Richard Veryard has some interesting things to say about reuse in the SOA world.

It’s a problem I’ve been thinking about, too – but from a very different direction.

Reuse isn’t just about using the same piece of code again and again across your business’ many applications. It’s also about ripping and replacing code without affecting all the applications that use it. In the past reuse has been avoided as this element of the philosophy could have undue effects on key business operations…

SOA changes the status quo.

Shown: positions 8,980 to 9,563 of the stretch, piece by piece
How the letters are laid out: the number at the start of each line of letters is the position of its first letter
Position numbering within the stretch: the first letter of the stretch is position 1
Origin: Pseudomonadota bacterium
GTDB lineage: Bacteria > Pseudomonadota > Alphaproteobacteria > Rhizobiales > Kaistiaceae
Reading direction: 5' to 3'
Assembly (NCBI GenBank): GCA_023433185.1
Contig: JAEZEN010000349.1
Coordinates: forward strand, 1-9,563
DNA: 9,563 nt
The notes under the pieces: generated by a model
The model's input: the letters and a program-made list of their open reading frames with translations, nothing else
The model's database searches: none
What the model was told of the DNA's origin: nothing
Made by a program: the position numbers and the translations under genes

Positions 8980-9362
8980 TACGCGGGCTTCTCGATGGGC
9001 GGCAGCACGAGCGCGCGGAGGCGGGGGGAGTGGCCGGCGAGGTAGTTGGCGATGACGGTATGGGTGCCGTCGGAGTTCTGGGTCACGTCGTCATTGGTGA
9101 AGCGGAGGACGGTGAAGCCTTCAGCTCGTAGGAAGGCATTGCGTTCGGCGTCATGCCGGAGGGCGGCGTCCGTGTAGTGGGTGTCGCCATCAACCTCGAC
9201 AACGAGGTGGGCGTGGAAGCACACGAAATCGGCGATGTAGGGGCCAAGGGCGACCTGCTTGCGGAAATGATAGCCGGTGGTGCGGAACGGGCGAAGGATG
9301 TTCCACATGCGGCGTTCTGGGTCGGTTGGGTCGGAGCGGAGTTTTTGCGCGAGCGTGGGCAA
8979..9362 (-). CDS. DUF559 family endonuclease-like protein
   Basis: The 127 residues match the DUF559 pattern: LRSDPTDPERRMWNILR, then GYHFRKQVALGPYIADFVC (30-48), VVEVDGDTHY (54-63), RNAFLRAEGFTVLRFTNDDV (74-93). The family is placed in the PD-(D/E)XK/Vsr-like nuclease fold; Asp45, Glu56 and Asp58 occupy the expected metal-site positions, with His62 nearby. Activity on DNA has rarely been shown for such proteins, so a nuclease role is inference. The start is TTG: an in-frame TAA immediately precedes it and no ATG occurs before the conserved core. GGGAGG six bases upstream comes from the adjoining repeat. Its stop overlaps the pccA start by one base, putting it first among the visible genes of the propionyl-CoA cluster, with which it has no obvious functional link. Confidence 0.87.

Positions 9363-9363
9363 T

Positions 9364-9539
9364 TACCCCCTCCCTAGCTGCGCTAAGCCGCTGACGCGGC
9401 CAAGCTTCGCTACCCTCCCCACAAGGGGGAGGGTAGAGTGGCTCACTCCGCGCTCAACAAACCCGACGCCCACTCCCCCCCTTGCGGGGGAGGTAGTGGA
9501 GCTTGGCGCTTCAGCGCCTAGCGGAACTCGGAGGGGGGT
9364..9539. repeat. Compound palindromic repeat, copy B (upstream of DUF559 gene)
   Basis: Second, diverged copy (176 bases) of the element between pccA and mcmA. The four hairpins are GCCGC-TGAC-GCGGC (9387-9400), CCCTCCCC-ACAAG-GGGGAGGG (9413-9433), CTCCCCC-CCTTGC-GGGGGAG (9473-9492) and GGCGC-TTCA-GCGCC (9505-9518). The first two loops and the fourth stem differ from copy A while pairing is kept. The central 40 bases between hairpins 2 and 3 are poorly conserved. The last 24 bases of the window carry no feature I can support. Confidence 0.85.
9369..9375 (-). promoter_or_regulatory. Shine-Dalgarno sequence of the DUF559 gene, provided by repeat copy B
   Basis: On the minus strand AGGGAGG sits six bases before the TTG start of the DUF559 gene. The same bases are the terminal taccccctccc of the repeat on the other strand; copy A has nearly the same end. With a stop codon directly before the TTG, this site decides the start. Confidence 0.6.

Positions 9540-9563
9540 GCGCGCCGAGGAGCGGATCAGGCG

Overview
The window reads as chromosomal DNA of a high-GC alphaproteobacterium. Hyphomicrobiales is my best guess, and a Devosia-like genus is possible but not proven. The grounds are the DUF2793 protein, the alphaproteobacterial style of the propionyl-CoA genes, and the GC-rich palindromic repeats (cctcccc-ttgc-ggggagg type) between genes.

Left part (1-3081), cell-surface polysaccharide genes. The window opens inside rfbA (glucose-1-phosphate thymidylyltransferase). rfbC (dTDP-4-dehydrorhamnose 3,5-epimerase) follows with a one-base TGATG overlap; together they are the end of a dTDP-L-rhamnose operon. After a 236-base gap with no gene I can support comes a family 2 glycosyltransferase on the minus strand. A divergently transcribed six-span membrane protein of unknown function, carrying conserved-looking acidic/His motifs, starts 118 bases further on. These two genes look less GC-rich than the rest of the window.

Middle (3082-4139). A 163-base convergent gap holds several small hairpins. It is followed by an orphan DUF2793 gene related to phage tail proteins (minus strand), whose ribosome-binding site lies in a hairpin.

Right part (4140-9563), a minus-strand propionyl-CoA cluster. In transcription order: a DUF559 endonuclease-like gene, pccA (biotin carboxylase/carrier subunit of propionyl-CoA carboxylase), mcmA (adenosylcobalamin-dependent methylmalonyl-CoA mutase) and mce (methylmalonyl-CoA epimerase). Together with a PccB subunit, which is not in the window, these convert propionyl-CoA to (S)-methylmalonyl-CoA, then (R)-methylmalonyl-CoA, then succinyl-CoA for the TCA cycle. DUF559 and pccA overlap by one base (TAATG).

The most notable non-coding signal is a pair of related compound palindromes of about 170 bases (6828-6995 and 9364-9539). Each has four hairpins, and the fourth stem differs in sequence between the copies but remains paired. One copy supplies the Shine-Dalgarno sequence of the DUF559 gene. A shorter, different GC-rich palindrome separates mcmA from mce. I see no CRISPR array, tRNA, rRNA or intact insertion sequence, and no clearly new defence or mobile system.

The key seems to be that effective SOA demands what I think of as “interface first” design. Often thought of as “design by contract”, this approach fixes the properties, methods and events offered by a service. What it doesn’t do is define the code that delivers the service elements. If an application only needs to be aware of a service’s interfaces, then an application instance can be switch from using service V1.0 to V1.1 without affecting operation, as long as V1.1 offers the same service interfaces as V1.0.

A major change, V 2.0 could still offer V 1.0 interfaces at the old service URI, with new functions at an alternative service URI.

Rip and replace without affecting consuming applications. A definite benefit of the SOA world.

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